LightFull is happy to introduce Mary Falvey, an investor in LightFull Foods and our February LightFull Lady. A successful career woman, community leader (Mary currently serves on the board of Basic American, Inc., the San Francisco Symphony, the Smithsonian Institution Libraries, San Francisco Classical Voice, and Cornell University) mother, grandmother and world traveler; we wonder what she DOESN’T do, but more importantly…how she balances it all.
A. My career has had several facets. Immediately after college, I worked as a systems engineer with IBM in New York. After getting my MBA, I joined McKinsey & Company as a management consultant in the New York office, where I worked for seven years on a wide range of client engagements involving IT, strategy, and organization – including spending over a year in the Amsterdam and Zurich offices. I then joined Citibank as the senior financial and administrative officer in the Investment Management Group and, after four years, moved to the investment banking and brokerage firm, Blyth Eastman Dillon as Senior Vice President Administration. In 1981, I moved to San Francisco to be Vice President Finance of Shaklee Corporation. About two years later, when my father became terminally ill and his business faced bankruptcy, I took over his imported automobile dealerships in the Detroit area, turned around the business, and was able to keep my dad at his home until he passed away. At the same time, I started an independent management consulting practice focusing on financial services companies. In 1993, I sold the companies and, since then, have focused my energies on investing in early stage technology companies, consulting, and corporate boards.
A. I have two children and five grandchildren. I love taking my grandchildren to the symphony – one at a time, and three of them are now old enough. We combine it with a sleep-over, which is not only wonderful one-on-one time but also a chance to talk about the music and make it something we share year after year. I also like participating in the important occasions in their lives, such as birthdays, athletic and musical events, and just hanging out with them. I bring them interesting things from my trips which we use as a focus for them to learn about the world.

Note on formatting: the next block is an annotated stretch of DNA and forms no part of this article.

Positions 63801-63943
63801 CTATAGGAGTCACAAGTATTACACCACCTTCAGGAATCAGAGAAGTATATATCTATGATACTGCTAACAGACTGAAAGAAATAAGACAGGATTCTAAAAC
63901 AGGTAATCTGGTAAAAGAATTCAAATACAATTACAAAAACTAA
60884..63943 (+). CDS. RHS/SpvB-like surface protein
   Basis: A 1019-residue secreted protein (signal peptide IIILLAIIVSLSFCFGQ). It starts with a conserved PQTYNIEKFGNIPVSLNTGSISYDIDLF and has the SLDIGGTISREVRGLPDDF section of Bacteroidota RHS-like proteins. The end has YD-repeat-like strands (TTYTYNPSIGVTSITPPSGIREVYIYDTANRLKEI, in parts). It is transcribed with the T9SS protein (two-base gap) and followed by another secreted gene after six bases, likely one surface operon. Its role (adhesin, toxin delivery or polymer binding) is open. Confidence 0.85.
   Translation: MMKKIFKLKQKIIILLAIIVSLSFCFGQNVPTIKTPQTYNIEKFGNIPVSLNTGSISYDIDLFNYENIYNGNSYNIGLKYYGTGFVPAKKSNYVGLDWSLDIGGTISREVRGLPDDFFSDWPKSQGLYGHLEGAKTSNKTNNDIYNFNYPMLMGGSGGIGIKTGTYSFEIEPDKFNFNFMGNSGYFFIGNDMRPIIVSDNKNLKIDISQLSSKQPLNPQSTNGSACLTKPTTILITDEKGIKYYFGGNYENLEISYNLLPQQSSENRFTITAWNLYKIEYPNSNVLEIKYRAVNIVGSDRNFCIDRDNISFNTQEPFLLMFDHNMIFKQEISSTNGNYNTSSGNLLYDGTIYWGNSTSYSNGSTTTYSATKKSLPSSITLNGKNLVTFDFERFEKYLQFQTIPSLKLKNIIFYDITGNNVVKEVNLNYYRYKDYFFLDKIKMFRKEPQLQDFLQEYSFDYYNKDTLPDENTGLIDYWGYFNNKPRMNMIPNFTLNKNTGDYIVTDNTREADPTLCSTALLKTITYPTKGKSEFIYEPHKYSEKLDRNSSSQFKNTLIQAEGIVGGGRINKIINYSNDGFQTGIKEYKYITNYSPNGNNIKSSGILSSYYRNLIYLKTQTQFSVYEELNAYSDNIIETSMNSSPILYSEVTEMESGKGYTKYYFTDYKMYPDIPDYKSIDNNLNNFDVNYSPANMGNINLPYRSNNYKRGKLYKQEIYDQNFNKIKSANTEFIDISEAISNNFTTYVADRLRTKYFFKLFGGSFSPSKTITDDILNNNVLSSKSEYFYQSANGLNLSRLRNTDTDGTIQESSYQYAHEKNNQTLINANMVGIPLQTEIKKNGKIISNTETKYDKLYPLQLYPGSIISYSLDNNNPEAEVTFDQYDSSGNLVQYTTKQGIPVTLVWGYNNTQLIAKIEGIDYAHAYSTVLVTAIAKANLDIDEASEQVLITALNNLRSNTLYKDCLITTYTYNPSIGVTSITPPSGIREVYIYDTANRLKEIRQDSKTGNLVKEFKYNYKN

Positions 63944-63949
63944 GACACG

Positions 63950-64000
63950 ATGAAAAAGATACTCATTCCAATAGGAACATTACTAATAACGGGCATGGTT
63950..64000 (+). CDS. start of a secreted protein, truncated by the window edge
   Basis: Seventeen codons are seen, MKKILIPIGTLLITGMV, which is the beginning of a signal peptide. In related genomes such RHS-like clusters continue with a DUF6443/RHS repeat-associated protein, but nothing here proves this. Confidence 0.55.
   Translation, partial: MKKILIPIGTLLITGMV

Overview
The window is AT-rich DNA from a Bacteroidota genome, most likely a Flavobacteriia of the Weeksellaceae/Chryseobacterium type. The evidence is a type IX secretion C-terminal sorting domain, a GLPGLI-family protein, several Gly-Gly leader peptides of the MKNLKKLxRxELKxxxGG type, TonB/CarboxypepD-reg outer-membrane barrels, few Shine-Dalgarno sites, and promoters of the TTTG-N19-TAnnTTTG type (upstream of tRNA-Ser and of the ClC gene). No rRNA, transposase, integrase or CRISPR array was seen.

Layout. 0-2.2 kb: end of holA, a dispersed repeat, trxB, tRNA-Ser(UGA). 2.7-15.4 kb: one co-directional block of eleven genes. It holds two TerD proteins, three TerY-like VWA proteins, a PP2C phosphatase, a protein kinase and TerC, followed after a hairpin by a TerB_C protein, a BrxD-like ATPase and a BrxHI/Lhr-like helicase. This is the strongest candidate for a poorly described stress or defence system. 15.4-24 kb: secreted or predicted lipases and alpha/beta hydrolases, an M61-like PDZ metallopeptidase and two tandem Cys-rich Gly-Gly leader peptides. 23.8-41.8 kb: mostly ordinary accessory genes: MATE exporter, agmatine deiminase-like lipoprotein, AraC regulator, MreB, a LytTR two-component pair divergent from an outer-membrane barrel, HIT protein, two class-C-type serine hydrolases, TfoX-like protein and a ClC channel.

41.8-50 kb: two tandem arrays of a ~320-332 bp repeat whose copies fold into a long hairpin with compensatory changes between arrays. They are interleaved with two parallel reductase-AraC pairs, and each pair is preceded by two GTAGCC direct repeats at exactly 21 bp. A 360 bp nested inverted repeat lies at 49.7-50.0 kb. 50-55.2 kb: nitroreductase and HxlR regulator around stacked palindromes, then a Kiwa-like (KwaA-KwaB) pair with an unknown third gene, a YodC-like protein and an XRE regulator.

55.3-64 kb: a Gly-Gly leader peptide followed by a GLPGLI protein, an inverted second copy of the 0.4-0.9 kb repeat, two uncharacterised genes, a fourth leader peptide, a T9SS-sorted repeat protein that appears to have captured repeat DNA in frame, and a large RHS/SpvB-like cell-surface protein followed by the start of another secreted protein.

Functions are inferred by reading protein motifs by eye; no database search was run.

A. I’ve always been a high-energy person and have been fortunate to have good health. I need 7-8 hours sleep every night - and “down time” to decompress. I find it both relaxing and energizing to go to symphony, opera, and chamber music performances, and I like the break of spending every other weekend at my home in the Napa Valley, where I love to entertain. I also find that international travel gives me new perspective and fresh energy. On a day-to-day basis, if I feel myself start to bog down in some intractable challenge, I try to take distance – do something else, change scene.
A. If you can, let go of situations that aren’t working, where you don’t feel you’re making a difference. I had to learn the hard way that, even if I can fix just about any problem, they are not all worth the energy and commitment required. When faced with a challenge, it’s tempting to stay the course and to feel guilty if you walk away from a problem needing attention. However, the situation may make it disproportionately difficult to make a difference; and, in that case, it’s better to focus on coming up with a different approach – one that allows you to deploy your energies where you can do the most good, even if it means transferring leadership to others
A. When I feel out of balance, even after a good night sleep or two and a weekend in the country, I realize that I need to take the time to look at the situation strategically. I look inside, at what my instincts tell me is the root of the problem. Writing in a journal each day for a while can help me see a situation more clearly, distinguish the things I can change from those I can’t, and clarify the most important outcomes to aim for – not only for now but also looking back after, say, five years. The independent perspective of a close friend is also hugely valuable.
A. When I want to reward myself, I’ll sometimes take a day off and just putter around - listening to music, reading a good book, relaxing at my home in the country, or going to a movie. A larger reward is a trip to an interesting place, mostly international, which I do at least once each year. I love going to exotic places, like Antarctica and Laos, as well as to familiar ones, like London and Paris and also trips with a focus, like traveling with the San Francisco Symphony, Cornell’s Adult University, or the World Affairs Council. It’s especially fun to travel with or visit friends.
A. I would leave my children and grandchildren faith that by doing their best and doing the right thing, life will be happy and fulfilling; I would also leave them the perspective of “citizens of the world” and an attitude of curiosity and love of life. Finally, I would leave them a love of music – as food for the soul, a universal language, and a source of joy.
Organization is my best friend when I want to stay balanced, focused, and productive. Making a list the night before I hit the sack for that 8 hours of rest and recovery saves me time the next morning and allows me to rest peacefully.